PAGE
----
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Prionace glauca

Prionace glaucais commonly referred to as blue shark. Difficulty in the aquarium: Niet geschikt voor huiskameraquaria!. Toxicity: Has a poison harmful to health.

Profilbild Urheber AndiV

A Blue shark, Prionace glauca, in the Channel Islands Marine Sanctuary off southern California . Source: Mark Conlin / Southwest Fisheries Science Center, US NOAA Fisheries Service. License: CC by Att

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Prionace glauca 
Blue Shark 
Family tree:
Animalia (Kingdom) > Chordata (Phylum) > Elasmobranchii (Class) > Carcharhiniformes (Order) > Carcharhinidae (Family) > Prionace (Genus) > glauca (Species) 
Initial determination:
(Linnaeus, ), 1758 
Sea depth:
1 - 1000 Meter 
bis zu 450cm 
206 kg 
7°C - 29°C 
Niet geschikt voor huiskameraquaria! 
Not available as offspring 
Has a poison harmful to health 
Not evaluated 
Red List:
Near threatened (NT) 
Related species at
Catalog of Life
Last edit:
2010-12-12 00:32:44 


This is a general hint!
Prionace glauca has a harmful toxin.
As a rule, animals with a harmful poison do not pose any danger in normal Aquarieaner everyday life. Read the following husbandry information and comments from aquarists who already keep Prionace glauca in their aquarium to get a better picture about the possible danger. However, please be careful when using Prionace glauca. Every human reacts differently to poisons.
If you suspect that you have come into contact with the poison, please contact your doctor or the poison emergency call.
The phone number of the poison emergency call can be found here:
Overview Worldwide:


(Linnaeus, 1758)

Prionace glauca, also known as blue shark, he is the first of its shark family (Prionace).It is said about him to have the most attacks on humans. Other divers call it more harmless and peaceful, so I 'v seen him too (thanks God ;) ). Their main diet consists of squid actually he can devour in large masses with a wide open mouth.

The blue shark has clearly very long pectoral fins with which it more "comfortable" draws its tracks. However, it can be very fast just in case he has to. He preferred wanders far cooler seas. In more temperate areas, it floats just below the surface in warmer regions, such as the tropics, he swims much deeper where the water is cooler.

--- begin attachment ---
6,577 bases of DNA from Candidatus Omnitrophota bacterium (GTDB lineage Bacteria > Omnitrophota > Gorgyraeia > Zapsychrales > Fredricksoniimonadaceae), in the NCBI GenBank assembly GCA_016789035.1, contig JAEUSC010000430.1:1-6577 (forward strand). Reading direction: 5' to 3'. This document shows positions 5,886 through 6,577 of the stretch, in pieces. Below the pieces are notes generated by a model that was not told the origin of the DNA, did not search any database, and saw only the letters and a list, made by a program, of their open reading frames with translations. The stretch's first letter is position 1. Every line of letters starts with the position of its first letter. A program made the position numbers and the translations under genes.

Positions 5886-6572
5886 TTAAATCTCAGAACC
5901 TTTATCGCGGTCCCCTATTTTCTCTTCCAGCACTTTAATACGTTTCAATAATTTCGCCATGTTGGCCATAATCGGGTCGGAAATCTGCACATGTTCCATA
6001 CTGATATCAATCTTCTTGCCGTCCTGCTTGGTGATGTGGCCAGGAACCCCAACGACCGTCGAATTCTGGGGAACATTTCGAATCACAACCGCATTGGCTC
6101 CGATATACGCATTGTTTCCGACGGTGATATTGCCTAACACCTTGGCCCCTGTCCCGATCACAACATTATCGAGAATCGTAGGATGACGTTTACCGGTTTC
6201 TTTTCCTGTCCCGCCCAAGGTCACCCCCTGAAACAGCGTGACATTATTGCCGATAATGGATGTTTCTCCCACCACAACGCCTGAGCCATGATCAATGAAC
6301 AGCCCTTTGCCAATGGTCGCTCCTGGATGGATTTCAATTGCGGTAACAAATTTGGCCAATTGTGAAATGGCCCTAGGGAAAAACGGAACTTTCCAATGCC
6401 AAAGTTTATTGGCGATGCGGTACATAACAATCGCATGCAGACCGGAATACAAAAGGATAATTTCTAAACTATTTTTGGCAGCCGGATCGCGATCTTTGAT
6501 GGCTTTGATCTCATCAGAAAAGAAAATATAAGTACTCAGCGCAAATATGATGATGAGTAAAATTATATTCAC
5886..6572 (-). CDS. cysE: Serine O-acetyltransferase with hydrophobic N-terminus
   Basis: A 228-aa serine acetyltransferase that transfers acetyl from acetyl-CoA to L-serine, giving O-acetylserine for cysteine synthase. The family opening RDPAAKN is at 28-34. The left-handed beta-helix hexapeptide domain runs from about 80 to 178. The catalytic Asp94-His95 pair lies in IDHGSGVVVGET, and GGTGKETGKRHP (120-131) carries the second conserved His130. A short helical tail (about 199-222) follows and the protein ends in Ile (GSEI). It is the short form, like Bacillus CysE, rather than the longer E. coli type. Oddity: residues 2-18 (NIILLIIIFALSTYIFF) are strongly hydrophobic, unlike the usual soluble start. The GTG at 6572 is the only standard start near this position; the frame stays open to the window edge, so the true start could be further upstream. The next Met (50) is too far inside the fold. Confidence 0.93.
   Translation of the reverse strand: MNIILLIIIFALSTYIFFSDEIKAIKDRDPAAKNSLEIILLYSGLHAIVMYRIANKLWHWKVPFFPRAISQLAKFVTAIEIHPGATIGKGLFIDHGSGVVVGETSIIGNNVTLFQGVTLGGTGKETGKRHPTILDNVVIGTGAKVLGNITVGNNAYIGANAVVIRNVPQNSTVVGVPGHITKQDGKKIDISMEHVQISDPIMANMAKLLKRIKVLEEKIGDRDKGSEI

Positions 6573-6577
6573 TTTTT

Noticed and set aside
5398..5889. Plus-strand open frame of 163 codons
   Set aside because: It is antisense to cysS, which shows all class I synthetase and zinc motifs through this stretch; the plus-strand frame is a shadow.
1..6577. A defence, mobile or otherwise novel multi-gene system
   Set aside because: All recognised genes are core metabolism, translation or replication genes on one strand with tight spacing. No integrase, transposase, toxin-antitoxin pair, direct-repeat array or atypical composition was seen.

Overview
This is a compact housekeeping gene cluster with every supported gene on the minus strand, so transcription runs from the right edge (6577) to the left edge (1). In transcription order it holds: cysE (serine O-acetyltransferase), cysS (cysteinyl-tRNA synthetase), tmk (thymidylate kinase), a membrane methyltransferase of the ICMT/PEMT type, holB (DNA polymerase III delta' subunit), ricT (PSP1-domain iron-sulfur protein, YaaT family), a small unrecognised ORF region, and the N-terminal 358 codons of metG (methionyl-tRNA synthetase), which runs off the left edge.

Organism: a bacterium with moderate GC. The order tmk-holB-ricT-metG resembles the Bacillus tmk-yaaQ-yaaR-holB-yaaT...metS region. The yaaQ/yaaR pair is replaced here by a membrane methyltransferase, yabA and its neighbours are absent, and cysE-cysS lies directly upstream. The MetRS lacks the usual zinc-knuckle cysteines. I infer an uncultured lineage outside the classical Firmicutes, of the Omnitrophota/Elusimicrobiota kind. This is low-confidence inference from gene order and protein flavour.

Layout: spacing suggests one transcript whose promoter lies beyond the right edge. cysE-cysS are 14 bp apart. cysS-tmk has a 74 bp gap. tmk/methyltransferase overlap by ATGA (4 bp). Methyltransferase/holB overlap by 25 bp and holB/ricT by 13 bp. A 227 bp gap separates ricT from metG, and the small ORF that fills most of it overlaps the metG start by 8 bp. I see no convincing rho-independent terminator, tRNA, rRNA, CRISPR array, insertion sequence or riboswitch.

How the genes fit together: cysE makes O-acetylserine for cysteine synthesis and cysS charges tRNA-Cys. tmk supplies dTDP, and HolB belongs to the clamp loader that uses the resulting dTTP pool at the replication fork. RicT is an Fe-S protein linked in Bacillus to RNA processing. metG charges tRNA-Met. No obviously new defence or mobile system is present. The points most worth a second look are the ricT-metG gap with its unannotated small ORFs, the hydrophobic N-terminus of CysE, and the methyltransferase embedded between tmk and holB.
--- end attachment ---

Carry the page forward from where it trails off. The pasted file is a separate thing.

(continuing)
In summer, along the coast of California, there is a segregation of blue sharks. The male sharks stay in the warmer southern areas, while the female sharks pulling in the colder waters of the northern areas.

Blue sharks usually reach a length of about 3, 5 meters. But there were also some measured 4 meters, or even 4, 50 meters. The top of the shark is blue, hence the name, while the underside is white. The muzzle is as broad as long, the dorsal fin sits further back than other sharks. The pectoral fins are crescent-shaped and very long.

Carcharhinus macki (Phillipps, 1935)
Carcharias aethiops Philippi, 1902
Carcharias glaucus (Linnaeus, 1758)
Carcharias gracilis Philippi, 1887
Carcharias hirundinaceus Valenciennes, 1839
Carcharias pugae Pérez Canto, 1886
Carcharinus glaucus (Linnaeus, 1758)
Galeus thalassinus Valenciennes, 1835
Glyphis glaucus (Linnaeus, 1758)
Hypoprion isodus Philippi, 1887
Isurus glaucus (Linnaeus, 1758)
Prionace mackiei Phillipps, 1935
Prionacea glauca (Linnaeus, 1758)
Squalus adscensionis Osbeck, 1765
Squalus caeruleus Blainville, 1816
Squalus glaucus Linnaeus, 1758
Squalus rondeletii Risso, 1810
Thalassinus rondeletti Moreau, 1881
Thalassinus rondelettii Moreau, 1881
Thalassorhinus vulpecula Valenciennes, 1839

Classification: Biota > Animalia (Kingdom) > Chordata (Phylum) > Vertebrata (Subphylum) > Gnathostomata (Superclass) > Pisces (Superclass) > Elasmobranchii (Class) > Neoselachii (Subclass) > Selachii (Infraclass) > Galeomorphi (Superorder) > Carcharhiniformes (Order) > Carcharhinidae (Family) > Prionace (Genus) > Prionace glauca (Species)


External links

  1. Hai-Datenbank (de). Abgerufen am 19.08.2020.
  2. IUCN Red List of Threatened Species (multi). Abgerufen am 19.08.2020.



A Blue shark, Prionace glauca, in the Channel Islands Marine Sanctuary off southern California . Source: Mark Conlin / Southwest Fisheries Science Center, US NOAA Fisheries Service. License: CC by Att
Copyright Dr. Peter Wirtz

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